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Charles County is set in the coming days to buy back the Indian Head Science and Technology Park in Bryans Road for $6.4 million after the county commissioners declined to investigate the legitimacy of the 2008 contract mandating the purchase.

In addition to establishing the tech park, the contract between the county and current co-owners Corporate Office Properties Trust and Facchina Group of Cos., required the county to buy back the property at its 2008 price within two years of the project being terminated.

COPT and Facchina ended their involvement with the project in an Aug. 7, 2012, letter to the county government.

While approving their fiscal 2015 budget in June, the commissioners voted to pay for the tech park using $2.7 million in capital budget surplus funding and $3.7 million in surplus from the county’s cable fund.

Commissioner Ken Robinson (D) said his request that an outside law firm examine the contract was deemed too expensive during a July closed meeting with his colleagues.

“I just wanted to find out whether the contract met the criteria of what a contract with a government entity should be,” Robinson said. “It was certainly a one-sided contract, and I just wanted experts in the field to take a look at it.”

Robinson declined to say exactly how much the analysis would have cost the county but said it was “several thousand dollars” and would not have guaranteed any decrease in the county’s total commitment.

“It could have been spending several thousand dollars and still paying the same price we will be paying,” he said. “We were definitely working under the gun and would have had any outside consultants working very quickly to find out what our options were, and that added to the cost.”

The agreement spurred controversy when it was revealed in the spring — at a time when the county was facing deficits in its operating and capital budgets — that the property had been recently assessed at only $3 million.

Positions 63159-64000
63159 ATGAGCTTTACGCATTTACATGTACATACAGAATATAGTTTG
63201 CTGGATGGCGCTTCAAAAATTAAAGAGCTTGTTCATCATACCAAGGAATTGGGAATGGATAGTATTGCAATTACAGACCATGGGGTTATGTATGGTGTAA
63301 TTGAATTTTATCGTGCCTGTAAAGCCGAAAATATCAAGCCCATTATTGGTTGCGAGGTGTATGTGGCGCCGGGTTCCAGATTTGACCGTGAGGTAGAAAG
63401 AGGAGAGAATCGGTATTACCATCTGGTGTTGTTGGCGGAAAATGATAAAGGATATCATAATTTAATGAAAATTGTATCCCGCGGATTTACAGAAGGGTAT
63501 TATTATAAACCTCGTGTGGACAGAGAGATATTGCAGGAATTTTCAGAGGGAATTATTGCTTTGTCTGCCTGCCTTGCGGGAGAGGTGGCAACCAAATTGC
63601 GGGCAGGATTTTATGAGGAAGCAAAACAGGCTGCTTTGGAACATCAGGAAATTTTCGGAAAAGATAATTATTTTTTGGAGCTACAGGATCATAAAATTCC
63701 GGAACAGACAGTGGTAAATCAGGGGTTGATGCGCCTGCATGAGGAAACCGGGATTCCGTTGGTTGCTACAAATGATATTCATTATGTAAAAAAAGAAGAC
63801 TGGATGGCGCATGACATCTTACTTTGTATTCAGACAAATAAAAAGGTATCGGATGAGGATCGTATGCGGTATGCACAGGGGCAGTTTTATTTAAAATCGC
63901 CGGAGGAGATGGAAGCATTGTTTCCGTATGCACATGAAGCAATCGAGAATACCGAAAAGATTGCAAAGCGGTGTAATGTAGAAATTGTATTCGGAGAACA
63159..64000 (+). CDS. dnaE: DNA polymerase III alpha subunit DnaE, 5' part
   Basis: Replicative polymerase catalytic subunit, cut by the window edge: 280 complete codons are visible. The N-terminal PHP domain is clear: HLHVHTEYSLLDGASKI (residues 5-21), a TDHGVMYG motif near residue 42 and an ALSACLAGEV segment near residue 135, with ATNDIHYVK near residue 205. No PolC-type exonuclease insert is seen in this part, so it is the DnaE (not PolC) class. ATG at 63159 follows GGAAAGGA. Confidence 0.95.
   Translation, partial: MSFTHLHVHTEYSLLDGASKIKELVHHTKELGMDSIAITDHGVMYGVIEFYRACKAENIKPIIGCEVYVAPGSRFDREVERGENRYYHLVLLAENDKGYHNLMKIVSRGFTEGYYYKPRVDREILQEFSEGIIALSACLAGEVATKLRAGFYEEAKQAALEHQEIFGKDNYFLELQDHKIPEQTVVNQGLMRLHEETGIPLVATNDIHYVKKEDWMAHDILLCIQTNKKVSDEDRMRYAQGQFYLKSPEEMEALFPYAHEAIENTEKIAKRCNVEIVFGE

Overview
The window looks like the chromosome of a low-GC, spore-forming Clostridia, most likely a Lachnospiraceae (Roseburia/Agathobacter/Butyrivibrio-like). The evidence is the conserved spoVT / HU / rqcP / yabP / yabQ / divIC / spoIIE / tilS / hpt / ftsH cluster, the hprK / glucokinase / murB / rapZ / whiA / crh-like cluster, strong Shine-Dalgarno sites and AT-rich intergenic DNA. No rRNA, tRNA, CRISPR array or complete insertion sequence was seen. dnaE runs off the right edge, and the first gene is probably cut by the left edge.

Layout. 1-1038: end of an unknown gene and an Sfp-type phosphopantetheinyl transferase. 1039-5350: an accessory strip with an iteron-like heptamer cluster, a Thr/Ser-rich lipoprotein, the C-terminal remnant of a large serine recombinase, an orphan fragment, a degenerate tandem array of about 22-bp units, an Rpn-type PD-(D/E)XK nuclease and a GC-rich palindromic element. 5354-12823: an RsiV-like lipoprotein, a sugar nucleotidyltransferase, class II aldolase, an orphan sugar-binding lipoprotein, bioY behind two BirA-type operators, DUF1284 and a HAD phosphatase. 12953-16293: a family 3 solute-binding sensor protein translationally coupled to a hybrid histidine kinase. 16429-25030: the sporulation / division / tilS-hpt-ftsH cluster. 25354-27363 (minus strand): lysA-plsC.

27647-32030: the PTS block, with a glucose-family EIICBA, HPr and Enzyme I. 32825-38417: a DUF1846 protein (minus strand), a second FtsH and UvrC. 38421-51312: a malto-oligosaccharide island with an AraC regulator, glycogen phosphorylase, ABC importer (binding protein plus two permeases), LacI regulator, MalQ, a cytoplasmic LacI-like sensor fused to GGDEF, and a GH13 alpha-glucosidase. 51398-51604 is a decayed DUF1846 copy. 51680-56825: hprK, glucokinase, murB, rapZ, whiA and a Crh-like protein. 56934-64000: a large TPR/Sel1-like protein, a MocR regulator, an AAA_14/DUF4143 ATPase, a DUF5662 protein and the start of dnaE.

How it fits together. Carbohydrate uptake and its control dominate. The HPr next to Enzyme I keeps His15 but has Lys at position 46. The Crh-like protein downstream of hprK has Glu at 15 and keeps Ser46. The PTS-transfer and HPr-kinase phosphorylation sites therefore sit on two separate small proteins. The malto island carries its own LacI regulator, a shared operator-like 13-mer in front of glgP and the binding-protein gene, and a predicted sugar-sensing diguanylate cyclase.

Robinson said the board has not discussed any future plans for the tech park.

“We haven’t gotten that far. Obviously, we would like to be able to sell it, but I have no idea what the market would be for that,” he said. “I hope that the county can be successful with doing something that would get back a significant portion of the money that we’re going to have to spend on reacquiring this property.”

Commissioner Debra M. Davis (D), whose district includes the tech park, has told local business leaders and Indian Head town officials that the county is still pursuing the tech park project.

Robinson asked for a legal opinion on the contract during a June 17 briefing on the tech park. At the time, board President Candice Quinn Kelly (D) and Commissioner Bobby Rucci (D) voiced support for Robinson’s proposal.

“Whatever you all want to do to get that, let’s get it,” Rucci said.

At the same meeting, commissioners’ Vice President Reuben B. Collins II (D) expressed ongoing support for the park’s commercial potential.

“This project provides the potential of commercial dollars that will fund many of the things that we hold dearly,” he said. “The whole idea was to use this as an opportunity to generate commercial development and to bring jobs to the community. I think that what’s getting lost in this is the potential that exists there.”

Davis, Collins and Rucci did not return calls seeking comment. Kelly could not be reached for comment.

jnewman@somdnews.com